Cal listened to the gentle lapping of the water against the long bridge allowing it to almost hypnotize him while he made his way along the wet boards. A passing rainstorm still left the sky with some deep blues which could mean the promise of more.
In the distance Cal was sure he could see the form of a person on the angled poles set on the sides of the bridge. What was the person doing? As he accumulated a few more steps he realized the person was a young girl. That young girl! The one he watched in the market every weekend.
“Hello,” she said as drew near.
“How do you do that?”
“Walk on these without falling, especially when they are wet?”
“Well, I promised myself I would do this until you asked me out. I have been doing it for almost three months now, so I suppose what they say about practice makes perfect must have some truth.”
“You think I am going to ask you out?”
“Aren’t you?” she said blinking her deep azure yes as she smiled.
Each week a photo is used, donated by one of the participants of Sunday Photo Fiction, and the idea is to write a story with the photo as a prompt in around 200 words.
Teresa, without the H had real issues with the order. She had been counselled by everyone from sisters to the Monsignor about her unwillingness to submit to the program. Teresa without the H would not relent however. She said God was color blind accepting all who came with the right heart.
By all accounts she was perfect in any other measure, but the wearing of white was infuriating.
After supper one evening she was walking through the third floor when an unfamiliar man appeared from the shadows.
“You cannot continue this!” He said.
‘Why is this a matter for your consideration?”
“It is not as simple as black and white. Consider this your last warning!”
Teresa without the H shuddered when his hot breath bit into her neck.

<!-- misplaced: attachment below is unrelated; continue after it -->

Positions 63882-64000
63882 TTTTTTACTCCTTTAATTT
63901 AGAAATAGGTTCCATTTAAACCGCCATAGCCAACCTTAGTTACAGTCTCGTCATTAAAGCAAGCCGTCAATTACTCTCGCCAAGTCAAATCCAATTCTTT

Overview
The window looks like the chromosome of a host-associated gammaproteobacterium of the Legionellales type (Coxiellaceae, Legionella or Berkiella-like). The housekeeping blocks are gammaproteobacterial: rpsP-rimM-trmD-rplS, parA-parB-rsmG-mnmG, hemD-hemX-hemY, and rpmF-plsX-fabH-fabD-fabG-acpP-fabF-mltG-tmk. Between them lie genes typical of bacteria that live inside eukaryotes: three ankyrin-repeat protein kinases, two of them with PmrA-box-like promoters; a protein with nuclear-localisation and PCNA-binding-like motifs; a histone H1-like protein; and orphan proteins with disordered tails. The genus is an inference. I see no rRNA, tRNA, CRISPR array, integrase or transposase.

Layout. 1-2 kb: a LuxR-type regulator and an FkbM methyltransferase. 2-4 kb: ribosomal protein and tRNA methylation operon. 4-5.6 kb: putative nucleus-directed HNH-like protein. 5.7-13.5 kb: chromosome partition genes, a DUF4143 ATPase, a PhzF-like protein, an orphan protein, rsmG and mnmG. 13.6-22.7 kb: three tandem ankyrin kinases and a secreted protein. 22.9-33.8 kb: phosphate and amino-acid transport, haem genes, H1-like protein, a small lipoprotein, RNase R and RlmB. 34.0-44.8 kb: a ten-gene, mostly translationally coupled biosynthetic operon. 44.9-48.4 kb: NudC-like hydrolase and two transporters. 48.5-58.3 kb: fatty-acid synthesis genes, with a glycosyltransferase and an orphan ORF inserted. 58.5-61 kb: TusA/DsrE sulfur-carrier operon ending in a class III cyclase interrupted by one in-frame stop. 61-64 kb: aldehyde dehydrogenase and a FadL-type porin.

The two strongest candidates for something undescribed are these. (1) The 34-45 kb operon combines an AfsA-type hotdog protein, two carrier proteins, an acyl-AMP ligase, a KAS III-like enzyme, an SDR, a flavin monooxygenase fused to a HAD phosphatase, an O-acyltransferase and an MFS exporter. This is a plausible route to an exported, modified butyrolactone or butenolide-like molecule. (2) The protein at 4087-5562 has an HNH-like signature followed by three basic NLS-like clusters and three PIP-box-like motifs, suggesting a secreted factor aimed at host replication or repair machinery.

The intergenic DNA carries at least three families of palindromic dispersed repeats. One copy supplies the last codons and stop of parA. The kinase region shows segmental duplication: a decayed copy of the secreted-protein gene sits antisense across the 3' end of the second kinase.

The next day Teresa without the H was also without the white.
Mitch had the guard’s schedules memorized. He should know them inside and out since he created them six months before today for this exact event. Sure the old astronaut uniform was bulky, and smelled like someone had used it without the sanitary features to deal with bathroom needs, but it was the only way he could sneak out the chunk of rock he had to have.
Doctor Abernathy convinced him it was the magic bullet he could use to save the love of Mitch’s life, Kristin, who remained connected to a roomful of machines after a decade and a half in a coma. All Mitch had to do was navigate one hundred thirty more yards of museum displays and then make a dash across the parking lot to his car.
He had no idea Doctor Abernathy’s life rested in the hands of Viktor Kazlensky, an Albanian drug lord, or that a bullet with his name on it would find a home in his body the moment the doctor wrapped his fingers around this million dollar rock. The promise of holding Kristin again was too much of a possibility for Mitch to ignore.
Losing the love of your life like Callie did can either make or break a girl. For Callie it birthed a deep and strong fire. Not hot enough to finish the craft she chose to devote her heart to, but enough to create a pottery making empire.
I heard that the ink was still wet on Callie’s 30 year deal to supply Pier One with pottery when Zenner Ambrose stumbled into her shop supposedly finding his way home after a six month alien abduction. Her heart barely fluttered when he spoke her name, and his story registered little more in her mind.
“Sorry Z, I am married to my business now!”
Later Callie checked for lingering nosey eyes in her work shop before closing the heavy front doors. She made her way past pumpkins, pots and sundry other objects toward two huge nondescript trolley doors. Beyond the she let her hands slide admiringly over rows of new spaceships.
“Does anyone suspect?”
“No Jan-Ja Ri. Picking Zenner as your scapegoat was genius!”
“The fleet is nearly rebuilt. This time without Private Hudson gunning for us we can take over the earth!” Jan-Ja Ri nodded.
If any of you are fans of the Aliens science fiction franchise you will remember Bill Paxton played Private Hudson. He was one of my favorite movie actors and I was saddened to hear of his passing. The above was a cross reference to that role.
Everyone has had a boss like Clinton Emery the Fifth. He wasn’t the fifth in his family to bear this name, but the only man anyone could claim to know that could down a fifth of whiskey at dinner and never bat an eye. That is as long as there was no olive involved. That is why he chose whiskey rather than Martinis. You see martini’s were Clinton’s kryptonite.